July 13, 2005
I'm a class member -- what should I do?
I was notified by email recently that I am a member of a class whose members include those who had ordered free business cards from Vista Print. Apparently the lead plaintiff thought that the shipping and handling fees ($4.95 for 250 cards) were excessive. I believe the counsel is Edwin Schreiber, whose name I could not find on your site.
According to the email, it seems that my only options are to opt out of the lawsuit, presumably for the purpose of pursuing my own damages, or be included by default. I am not looking for free legal advice, but having no beef with Vista Print, do I do the productive business community a better service by exempting myself from the class or by sticking around to bear witness to this kind of nonsense?
-- David Witkin, Irvine, CA
This may possibly be the single question we most often get asked by readers in letters to the editor. I have a few ideas as to possible answers, but in the mean time I'll open the comments section for (polite, to-the-point) reader discussion of the question. -- W.O.
Posted by Walter Olson at July 13, 2005 10:05 PM
I would appreciate a brief review of the general recourse the members of the class have against their own class attorneys, in intervention, in lawyer malpractice, in professional responsibility, in reining in unjust lawyer enrichment, in conflict of interest accountability.
When we have reached the point where lawyers can decide who their plaintiffs are, we have reached the point where "The Rule Of Lawyers" is fact, not opinion. I think that any lawyer who includes a plaintiff against his or her will should be disbarred.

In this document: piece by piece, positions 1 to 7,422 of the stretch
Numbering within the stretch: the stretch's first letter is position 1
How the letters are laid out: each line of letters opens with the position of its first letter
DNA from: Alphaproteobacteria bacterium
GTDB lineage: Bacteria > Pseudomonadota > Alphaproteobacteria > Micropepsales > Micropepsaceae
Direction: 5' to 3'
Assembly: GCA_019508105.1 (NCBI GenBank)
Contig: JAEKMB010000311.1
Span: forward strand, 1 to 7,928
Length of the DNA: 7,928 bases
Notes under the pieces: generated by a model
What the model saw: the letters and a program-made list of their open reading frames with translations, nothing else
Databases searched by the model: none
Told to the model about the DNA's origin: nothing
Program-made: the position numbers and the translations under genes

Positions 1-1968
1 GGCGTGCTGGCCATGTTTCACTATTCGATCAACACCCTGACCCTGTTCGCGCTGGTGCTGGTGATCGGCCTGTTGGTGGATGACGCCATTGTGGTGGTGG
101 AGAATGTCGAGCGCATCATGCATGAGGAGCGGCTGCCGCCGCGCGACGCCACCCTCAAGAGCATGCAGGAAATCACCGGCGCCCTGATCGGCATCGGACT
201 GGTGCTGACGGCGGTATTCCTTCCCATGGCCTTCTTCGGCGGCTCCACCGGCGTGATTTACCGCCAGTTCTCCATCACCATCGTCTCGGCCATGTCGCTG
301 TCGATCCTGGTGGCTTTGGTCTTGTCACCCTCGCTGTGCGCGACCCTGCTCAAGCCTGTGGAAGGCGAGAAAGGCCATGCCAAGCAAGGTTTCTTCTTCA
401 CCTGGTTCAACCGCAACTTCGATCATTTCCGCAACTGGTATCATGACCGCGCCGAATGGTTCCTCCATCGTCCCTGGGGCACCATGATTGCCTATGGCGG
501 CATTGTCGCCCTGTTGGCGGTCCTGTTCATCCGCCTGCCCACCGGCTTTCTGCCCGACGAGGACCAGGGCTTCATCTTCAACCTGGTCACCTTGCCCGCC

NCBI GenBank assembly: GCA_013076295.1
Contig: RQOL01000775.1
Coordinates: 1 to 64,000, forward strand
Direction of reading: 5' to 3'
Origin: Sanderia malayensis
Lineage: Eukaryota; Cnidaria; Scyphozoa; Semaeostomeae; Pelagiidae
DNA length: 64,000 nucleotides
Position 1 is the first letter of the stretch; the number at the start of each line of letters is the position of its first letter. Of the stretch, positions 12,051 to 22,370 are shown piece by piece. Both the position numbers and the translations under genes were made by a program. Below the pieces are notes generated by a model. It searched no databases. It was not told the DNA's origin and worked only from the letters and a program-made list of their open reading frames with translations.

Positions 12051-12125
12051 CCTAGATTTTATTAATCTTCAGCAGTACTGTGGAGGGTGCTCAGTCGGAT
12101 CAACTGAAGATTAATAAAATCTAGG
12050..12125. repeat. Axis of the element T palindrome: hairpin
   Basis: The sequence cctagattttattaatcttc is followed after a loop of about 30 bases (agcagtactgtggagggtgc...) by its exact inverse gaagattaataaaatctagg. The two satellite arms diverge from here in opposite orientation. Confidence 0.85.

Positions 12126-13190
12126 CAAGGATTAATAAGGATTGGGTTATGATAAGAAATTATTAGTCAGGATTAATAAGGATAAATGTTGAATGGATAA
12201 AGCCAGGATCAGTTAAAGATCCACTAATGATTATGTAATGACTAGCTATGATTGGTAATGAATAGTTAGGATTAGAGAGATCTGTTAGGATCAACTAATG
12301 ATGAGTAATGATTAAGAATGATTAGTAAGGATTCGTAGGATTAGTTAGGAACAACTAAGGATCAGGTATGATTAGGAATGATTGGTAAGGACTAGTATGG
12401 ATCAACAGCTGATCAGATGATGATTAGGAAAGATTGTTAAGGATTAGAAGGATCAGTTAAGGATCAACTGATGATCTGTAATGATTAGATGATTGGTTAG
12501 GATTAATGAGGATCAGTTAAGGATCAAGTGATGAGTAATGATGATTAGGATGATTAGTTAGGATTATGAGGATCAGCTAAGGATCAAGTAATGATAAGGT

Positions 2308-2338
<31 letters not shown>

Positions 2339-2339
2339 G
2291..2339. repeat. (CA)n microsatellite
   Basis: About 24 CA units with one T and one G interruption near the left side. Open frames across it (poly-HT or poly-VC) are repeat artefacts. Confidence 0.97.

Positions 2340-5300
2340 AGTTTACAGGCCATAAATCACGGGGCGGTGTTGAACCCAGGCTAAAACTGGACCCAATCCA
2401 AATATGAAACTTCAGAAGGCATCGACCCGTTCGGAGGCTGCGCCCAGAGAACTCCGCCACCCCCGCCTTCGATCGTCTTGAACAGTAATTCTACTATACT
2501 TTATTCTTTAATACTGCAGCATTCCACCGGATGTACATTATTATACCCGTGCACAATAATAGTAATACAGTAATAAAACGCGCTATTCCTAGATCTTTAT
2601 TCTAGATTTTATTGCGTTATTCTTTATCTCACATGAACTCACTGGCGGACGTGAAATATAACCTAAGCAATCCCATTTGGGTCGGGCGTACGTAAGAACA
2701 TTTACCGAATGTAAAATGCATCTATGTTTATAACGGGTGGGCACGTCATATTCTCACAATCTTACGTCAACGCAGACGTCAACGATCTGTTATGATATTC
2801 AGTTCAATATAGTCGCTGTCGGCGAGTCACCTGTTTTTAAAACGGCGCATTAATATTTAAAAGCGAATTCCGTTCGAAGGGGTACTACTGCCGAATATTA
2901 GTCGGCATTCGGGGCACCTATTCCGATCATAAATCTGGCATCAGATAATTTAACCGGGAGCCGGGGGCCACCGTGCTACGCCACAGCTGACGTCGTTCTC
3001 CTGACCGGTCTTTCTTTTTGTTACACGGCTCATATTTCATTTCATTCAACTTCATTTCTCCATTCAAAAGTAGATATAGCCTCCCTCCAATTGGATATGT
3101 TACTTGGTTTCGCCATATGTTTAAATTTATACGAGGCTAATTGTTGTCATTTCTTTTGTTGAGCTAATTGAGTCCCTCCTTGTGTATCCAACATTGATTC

Skating Zebra: While you may not be wrong (although disbarring's harsh, isn't it? Can't we save that for prosecutors who know of and do not disclose, let alone act on, exculpatory evidence in a capital case?) I think that, in fact, there is no such situation present.
David, the writer, wanted to know whether to "stay or should he go." He had an opt-out. He can write to the lawyer, or the court (although writing to the lawyer's probably faster... hopefully). Opt-in class actions make more sense in many situations. Opt-out classes can't possibly be unethical, can they? That's why there's judicial oversight, and intervenors, and interested defendants: so that the process has adversaries (although nobody's advocating for the public, it is to be hoped that the court will take into account both judicial and public resources and interests, to strike an acceptable balance between society's needs and the positions [and meritorious arguments] of the parties).
Sorry for the parenthesizing.
- a trial lawyer
You could opt out of the class and then contact defense counsel and offer to submit an affidavit or testify on behalf of the defendants. I do not know if defense counsel would take you up on your offer but at least you would know that you offered to do something.
Such a situation is indeed present (though not quite in this case) - many a person has found out that they were members AFTER the fact.
And disbarring is not harsh - when it's intentional, disbarring is mild.
And the prosecutor you mentioned should be disbarred AND spend several years in prison.
"That's why there's judicial oversight, and intervenors, and interested defendants: so that the process has adversaries ..."
This site exists as testament to the complete failure of all of those. Open your eyes - if you really are "a trial lawyer", you are surrounded by people who, by and large, make their money by pereverting justice.
If the general public considers opt-out unacceptable for spam, why in the world should it be acceptable for lawsuits?